Live cinema, special events and installations celebrating the film that put Brighton on the movie map.
Brighton Rock Unseen (2010)
A special one-off stage and screen re-imagining of Graham Greene’s celebrated novel and the 1947 film adaptation that took place at the Duke of York’s Picturehouse in Sept 2010 as part of the cinema’s 100th birthday celebrations. The UK’s oldest purpose-built cinema first opened its doors on 22 September 1910; appropriately Brighton Rock Unseen had echoes of the earliest days of the cinema when the very first screening was a ‘Pictureplay’, a series of still images presented with live voice and music.
On stage in a new dramatisation of the 1938 novel, 7 actors performed 17 roles to microphone in a live radio play complete with jazz-inflected score performed by a 6-piece ensemble. On the big screen images from the classic 1947 film noir revealed the hidden details and drama behind one of the country’s best loved crime thrillers. Featuring scenes deleted from the final film, colour lobby cards, on-set portraits and close-ups of extras and passers-by, the audience was moved from Brighton Rock’s recognisable iconography to a less familiar visual landscape. From the opening images of some of the 120 extras employed in the scene at Brighton station, this was a previously ‘unseen’ Brighton Rock; an exploration of the no-man’s land between novel and film, pre-war and post-war, between the imagination and an established classic.
Brighton Rock at 70 (2017)
In 2017, CINECITY presented a series of screenings and special events to celebrate the film that put Brighton on the movie map. John and Roy Boultings’ acclaimed 1947 adaptation of Graham Greene’s novel has proved enduringly popular and influential, also helping to establish Brighton on screen as a point of no return and a site for crime and violence. The programme included the premiere of a live commission, artists’ installation, exhibition and rare screening on 35mm. While many of Brighton Rock’s themes have been thoroughly examined over the years, our starting point was an exploration of two key motifs – and physical objects – that run through the film like the proverbial stick of rock: a gramophone record and newspaper front page, both of which featured on the striking collage cover of the novel’s US first edition.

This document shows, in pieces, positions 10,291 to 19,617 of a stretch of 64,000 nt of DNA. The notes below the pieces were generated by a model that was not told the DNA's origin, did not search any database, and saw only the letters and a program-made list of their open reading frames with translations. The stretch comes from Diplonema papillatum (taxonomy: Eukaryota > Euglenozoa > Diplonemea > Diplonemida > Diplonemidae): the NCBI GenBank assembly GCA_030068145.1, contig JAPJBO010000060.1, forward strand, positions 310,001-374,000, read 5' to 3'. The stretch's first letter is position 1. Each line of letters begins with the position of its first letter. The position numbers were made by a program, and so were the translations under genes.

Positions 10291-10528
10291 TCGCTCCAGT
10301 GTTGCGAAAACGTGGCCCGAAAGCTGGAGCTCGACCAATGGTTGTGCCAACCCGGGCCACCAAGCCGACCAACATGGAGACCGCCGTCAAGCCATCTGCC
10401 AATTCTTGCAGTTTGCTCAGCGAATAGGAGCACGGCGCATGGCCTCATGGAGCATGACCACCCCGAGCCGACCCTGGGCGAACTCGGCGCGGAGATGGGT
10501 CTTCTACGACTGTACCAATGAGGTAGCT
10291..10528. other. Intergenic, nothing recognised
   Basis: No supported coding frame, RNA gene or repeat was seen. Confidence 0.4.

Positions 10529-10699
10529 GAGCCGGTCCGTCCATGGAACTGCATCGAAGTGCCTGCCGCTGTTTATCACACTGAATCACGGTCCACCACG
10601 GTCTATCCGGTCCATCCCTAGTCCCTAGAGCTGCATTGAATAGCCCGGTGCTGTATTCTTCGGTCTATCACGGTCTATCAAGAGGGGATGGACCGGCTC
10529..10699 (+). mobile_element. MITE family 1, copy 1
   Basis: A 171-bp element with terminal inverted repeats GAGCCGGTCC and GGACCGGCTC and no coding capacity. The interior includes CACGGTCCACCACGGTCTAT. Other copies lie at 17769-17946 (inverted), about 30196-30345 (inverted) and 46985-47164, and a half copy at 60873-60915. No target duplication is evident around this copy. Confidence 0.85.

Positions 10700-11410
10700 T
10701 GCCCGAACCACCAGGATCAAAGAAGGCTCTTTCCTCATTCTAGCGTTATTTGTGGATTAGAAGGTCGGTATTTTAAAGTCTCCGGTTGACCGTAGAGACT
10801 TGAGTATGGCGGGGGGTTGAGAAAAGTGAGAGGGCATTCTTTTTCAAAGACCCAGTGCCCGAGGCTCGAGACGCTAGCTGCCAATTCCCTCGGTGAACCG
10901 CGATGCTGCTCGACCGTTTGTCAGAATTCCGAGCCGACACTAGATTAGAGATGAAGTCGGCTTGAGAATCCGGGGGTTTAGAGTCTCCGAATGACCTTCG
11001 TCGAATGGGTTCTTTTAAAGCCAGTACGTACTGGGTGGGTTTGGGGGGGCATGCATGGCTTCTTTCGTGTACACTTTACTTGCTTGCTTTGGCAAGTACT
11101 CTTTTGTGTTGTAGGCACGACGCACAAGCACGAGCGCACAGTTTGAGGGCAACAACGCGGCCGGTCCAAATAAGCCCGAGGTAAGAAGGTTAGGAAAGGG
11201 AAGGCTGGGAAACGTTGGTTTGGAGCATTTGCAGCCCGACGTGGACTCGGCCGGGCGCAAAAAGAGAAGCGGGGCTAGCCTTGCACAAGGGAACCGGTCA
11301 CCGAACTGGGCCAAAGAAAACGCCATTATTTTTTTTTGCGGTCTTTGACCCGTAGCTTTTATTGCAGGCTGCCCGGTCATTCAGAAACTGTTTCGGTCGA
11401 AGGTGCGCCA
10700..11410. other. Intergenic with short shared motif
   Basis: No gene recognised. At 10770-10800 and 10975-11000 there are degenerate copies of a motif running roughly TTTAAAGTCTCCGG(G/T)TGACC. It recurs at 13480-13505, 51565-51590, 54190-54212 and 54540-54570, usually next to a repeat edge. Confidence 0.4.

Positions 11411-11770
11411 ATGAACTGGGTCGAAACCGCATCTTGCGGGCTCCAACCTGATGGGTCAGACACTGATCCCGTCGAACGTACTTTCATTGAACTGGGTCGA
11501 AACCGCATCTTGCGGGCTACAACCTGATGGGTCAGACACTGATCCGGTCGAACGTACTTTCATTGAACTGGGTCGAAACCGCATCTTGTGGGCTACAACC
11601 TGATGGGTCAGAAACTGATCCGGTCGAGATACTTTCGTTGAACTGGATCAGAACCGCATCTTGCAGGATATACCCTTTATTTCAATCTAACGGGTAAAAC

You Want Me To Say I Love You
In a CINECITY commission, Sarah Angliss and Aleks Kolkowski created a new live work inspired by the ‘Record Your Own Voice’ gramophone record, a key component of Brighton Rock and the film’s controversial ending. Sarah Angliss (turntables, theremin, saw) and Aleks Kolkowski (turntables, Stroh violin, phonofiddle, saw) were joined by Bela Emerson (cello, saw) and Stephen Hiscock (percussion) for this UK premiere. The performance also featured instruments and voices recorded onto vinyl by Aleks Kolkowski including readings from 16 and 17-year-olds (the same age as Pinkie and Rose) studying the novel as an A-level set text. With re-worked visuals drawn from the 1947 film, You Want Me To Say I Love You opened the double bill followed by a rare screening on 35mm for the Boultings’ classic.
Sarah Angliss is a composer, multi-instrumentalist and sound historian. Known for her skills on Theremin and for the eerie musical automata she’s devised and built for use on stage. her work reflects her lifelong fascination with English folksong, faded variety acts and defunct machines. Aleksander Kolkowski is a composer and sound artist who uses historical sound recording and reproduction apparatus and obsolete media to make new music.
Aleks Kolkowski also led ‘Make a Record of Your Own Voice’ sessions in Brighton and at Towner, Eastbourne. This was an opportunity for visitors to record personal messages directly onto vinyl using 1940s-style recording equipment.
‘Hale knew, before he had been in Brighton three hours, that they meant to murder him.’
So begins Graham Greene’s Brighton Rock. In the Boultings’ 1947 film adaptation, Fred Hale’s run through the streets from Brighton Station is among the most celebrated location filming in British cinema, helping to root the film in a particular place and time. Shot by Harry Waxman using hidden cameras – behind double glass in shop windows, concealed in the back of a van or carried in cardboard boxes – the real and fictional collide as Brightonians are captured going about their business as Fred runs for his life through the city streets.
FRED’S RUN is a specially edited sequence of still images, sourced from the original print. It was displayed on monitors in numerous shop windows on the route of Fred Hale’s iconic run from Brighton Station to Palace Pier. The images reveal hidden details it is not possible to see in a regular viewing of the film with the focus on the extras and passers-by. An earlier exhibition of stills from Fred’s Run was presented in Jubilee Square, Brighton in 2012.
With thanks to Canal+